What's next for pot policy?

Public opinion on marijuana is moving fast, and pols will eventually follow. But "eventually" could be a while

Published November 9, 2012 9:24PM (EST)

  (AP/Ted S. Warren)
(AP/Ted S. Warren)

The election results this week from Washington, Colorado, Massachusetts and Arkansas demonstrate that public opinion about cannabis has moved much faster than the positions of elected officials. That Massachusetts voters would pass a fairly loosely regulated medical marijuana system isn’t very surprising. But that voters in Arkansas came within a whisker of passing one shows that it isn’t just a hippie-dippie issue anymore. And for Colorado and Washington to take the plunge into full legalization – not just of use or for medical purposes, but full-scale commercial growing and sales – marks an epoch.

There are two “What next?” questions: What happens at the ballot box two or four years from now? And what happens in Colorado and Washington over the next year or two? Neither question has a clear answer, but the political developments may be easier to forecast than the operational ones.

It seems virtually certain that there will be more action at the ballot box. There are a few deep-pocketed national funders interested in financing these initiatives, but they’ve been cautious about investing in ill-written proposals such as California’s Proposition 19 two years ago or Oregon’s Measure 80 this year. This year’s victories are likely to make funding more available for carefully drafted measures in the future. Expect an initiative on the California ballot two years from now. But an off-year electorate, with fewer young voters than a presidential-year electorate, is likely to be less receptive to marijuana legalization.

Not every state has an initiative process, and so far the legislatures have been much less adventurous than the voters. If public opinion keeps moving, eventually the officials will follow. But how long “eventually” will be is anyone’s guess.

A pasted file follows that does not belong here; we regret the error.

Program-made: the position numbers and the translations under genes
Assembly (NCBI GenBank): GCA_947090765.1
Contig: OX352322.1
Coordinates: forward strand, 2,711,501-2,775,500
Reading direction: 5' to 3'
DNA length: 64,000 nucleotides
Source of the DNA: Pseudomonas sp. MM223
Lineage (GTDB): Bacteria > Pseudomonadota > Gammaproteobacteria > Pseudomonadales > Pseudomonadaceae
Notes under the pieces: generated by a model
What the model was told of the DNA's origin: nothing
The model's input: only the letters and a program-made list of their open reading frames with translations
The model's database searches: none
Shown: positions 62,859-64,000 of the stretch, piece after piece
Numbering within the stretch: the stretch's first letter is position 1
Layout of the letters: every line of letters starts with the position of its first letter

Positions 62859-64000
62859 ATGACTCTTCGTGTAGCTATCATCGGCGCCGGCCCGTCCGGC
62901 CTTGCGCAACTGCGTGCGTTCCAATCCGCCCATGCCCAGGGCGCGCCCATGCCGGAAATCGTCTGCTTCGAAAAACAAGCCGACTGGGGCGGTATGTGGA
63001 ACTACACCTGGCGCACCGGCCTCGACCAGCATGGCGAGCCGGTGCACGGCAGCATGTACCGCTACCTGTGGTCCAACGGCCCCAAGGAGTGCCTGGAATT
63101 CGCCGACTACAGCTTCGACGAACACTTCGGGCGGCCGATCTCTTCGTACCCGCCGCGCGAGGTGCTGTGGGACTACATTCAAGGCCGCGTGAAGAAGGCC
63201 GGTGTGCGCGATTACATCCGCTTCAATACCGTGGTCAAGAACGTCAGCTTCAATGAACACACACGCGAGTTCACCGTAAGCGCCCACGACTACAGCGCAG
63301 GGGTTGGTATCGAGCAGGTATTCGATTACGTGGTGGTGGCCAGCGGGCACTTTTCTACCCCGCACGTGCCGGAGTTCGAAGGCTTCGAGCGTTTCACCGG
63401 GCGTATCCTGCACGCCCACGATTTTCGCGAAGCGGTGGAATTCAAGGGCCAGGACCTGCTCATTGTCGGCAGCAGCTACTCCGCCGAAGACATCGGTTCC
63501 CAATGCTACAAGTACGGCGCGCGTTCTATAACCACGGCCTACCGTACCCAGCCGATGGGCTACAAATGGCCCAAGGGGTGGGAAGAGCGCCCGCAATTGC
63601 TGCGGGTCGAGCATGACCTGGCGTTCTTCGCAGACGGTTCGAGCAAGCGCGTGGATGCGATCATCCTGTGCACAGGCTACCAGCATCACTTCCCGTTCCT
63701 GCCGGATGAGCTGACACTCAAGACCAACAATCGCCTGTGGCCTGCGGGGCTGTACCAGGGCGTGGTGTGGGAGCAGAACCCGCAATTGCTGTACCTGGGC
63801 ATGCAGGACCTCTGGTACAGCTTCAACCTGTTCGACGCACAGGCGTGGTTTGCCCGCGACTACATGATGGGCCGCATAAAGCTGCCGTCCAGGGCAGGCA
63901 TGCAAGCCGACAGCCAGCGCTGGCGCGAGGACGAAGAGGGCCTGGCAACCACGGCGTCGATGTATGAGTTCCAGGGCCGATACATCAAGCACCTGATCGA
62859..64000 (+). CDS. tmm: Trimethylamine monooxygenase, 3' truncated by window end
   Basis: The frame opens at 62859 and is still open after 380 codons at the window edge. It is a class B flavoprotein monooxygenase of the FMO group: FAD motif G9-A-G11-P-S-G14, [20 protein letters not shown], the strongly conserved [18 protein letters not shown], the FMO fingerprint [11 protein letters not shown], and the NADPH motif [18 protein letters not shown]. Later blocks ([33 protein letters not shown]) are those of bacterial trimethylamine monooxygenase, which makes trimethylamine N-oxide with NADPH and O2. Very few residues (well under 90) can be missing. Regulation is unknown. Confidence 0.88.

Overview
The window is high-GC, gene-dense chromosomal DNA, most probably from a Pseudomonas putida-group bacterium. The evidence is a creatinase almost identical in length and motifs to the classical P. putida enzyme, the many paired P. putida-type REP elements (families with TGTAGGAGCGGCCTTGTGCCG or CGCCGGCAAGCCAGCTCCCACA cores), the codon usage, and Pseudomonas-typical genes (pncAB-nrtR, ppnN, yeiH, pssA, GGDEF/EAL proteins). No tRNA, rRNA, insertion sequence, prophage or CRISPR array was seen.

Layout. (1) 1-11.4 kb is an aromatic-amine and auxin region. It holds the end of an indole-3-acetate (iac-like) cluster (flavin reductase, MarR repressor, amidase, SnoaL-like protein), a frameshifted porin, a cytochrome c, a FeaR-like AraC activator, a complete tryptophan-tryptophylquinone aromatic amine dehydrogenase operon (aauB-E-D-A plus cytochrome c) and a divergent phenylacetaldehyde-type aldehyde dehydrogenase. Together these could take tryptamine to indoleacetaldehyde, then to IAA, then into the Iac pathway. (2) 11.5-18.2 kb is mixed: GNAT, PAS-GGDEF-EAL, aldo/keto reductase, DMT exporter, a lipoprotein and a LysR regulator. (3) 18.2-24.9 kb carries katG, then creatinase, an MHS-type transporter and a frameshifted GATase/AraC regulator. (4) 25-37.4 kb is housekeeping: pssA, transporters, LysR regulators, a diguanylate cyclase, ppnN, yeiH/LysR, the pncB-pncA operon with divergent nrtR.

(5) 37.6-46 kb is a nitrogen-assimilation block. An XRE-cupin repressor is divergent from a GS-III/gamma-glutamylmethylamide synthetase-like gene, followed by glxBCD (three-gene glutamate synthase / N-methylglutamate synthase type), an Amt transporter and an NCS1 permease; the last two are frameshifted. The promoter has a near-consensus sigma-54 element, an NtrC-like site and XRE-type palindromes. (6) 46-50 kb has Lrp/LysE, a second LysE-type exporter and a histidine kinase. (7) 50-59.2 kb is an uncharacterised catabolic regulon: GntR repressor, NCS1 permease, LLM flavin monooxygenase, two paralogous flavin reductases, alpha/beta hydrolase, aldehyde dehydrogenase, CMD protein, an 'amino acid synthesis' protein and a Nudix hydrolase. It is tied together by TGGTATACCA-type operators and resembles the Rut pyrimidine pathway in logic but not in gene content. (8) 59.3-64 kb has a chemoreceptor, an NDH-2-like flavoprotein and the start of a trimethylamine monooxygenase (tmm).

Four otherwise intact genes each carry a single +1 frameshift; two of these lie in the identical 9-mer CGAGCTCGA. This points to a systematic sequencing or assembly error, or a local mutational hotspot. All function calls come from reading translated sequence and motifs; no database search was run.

But it’s the operational picture that is really cloudy. Despite what the voters in Washington and Colorado did, growing and selling marijuana will remain federal felonies. The federal reaction is crucial, and at the moment unpredictable. We probably won’t know until a new attorney general takes office.

The Colorado measure is much more radical than the Washington measure. Both intend to establish regulated markets on the alcohol model, something the federal government could probably shut down with relatively modest effort if it decided to. But Colorado also legalizes every resident to grow his or her own marijuana, and to give away as much as an ounce at a time to others. “Give away” is an interesting category; an informal market is likely to emerge, on a “Pay me $20 for this zip-lock baggie and I’ll give you the green stuff inside” basis.

While the feds could easily identify a limited number of state-licensed growers and retail outlets and shut them down with injunctions or with threats of arrest and property confiscation, identifying and cracking down on an unknown number of unlicensed home-growers would be next to impossible. So Colorado’s voters may well have let the genie out of the bottle in a way that no federal action can now reverse.

A “grow-your-own” system with an unregulated market of small-scale producers has some attractive features, compared to the alcohol model: There won’t be any marketing executives using their ingenuity to create as many as possible of the chronic stoners who represent a small minority of marijuana users but account for most of the volume of marijuana consumed. (Just as the minority of problem drinkers accounts for most of the alcohol consumed.) On the other hand, there also wouldn’t be any revenue for the states.

Even if Colorado manages to set up a taxed and regulated market, it’s not clear how many customers that market would have in competition with untaxed and unregulated small-scale growing. Prices in that untaxed and unregulated small-scale market might be much, much lower than current prices either from illicit pot-sellers or from medical dispensaries. Growing pot, if you don’t have to worry about the police, is a very cheap activity.

Lower prices might seem like a boon to consumers, but even at current prices marijuana intoxication costs less than a dollar an hour. Making it much cheaper wouldn’t matter much to casual users and might substantially increase the frequency of problem use, especially among teenagers. (Yes, there is problem marijuana use. It’s not even especially uncommon; among those who start in mid-adolescence, the rate of going on to heavy use is comparable to the rate of progressing from casual drinking to alcohol abuse: about 1-in-7. Not great odds.)

Washington state’s much tighter system is well designed to keep prices high and collect revenue for the state. It could also offer consumers marijuana of known chemical composition, something not available on the illicit market. But it’s also very easy for the federal government to disrupt. That’s the paradox of trying to regulate at the state level something that remains a felony under federal law.

We have interesting times ahead.

By Mark A. R. Kleiman

Mark A. R. Kleiman teaches at UCLA. He's the co-author of "Marijuana Legalization: What Everyone Needs to Know."

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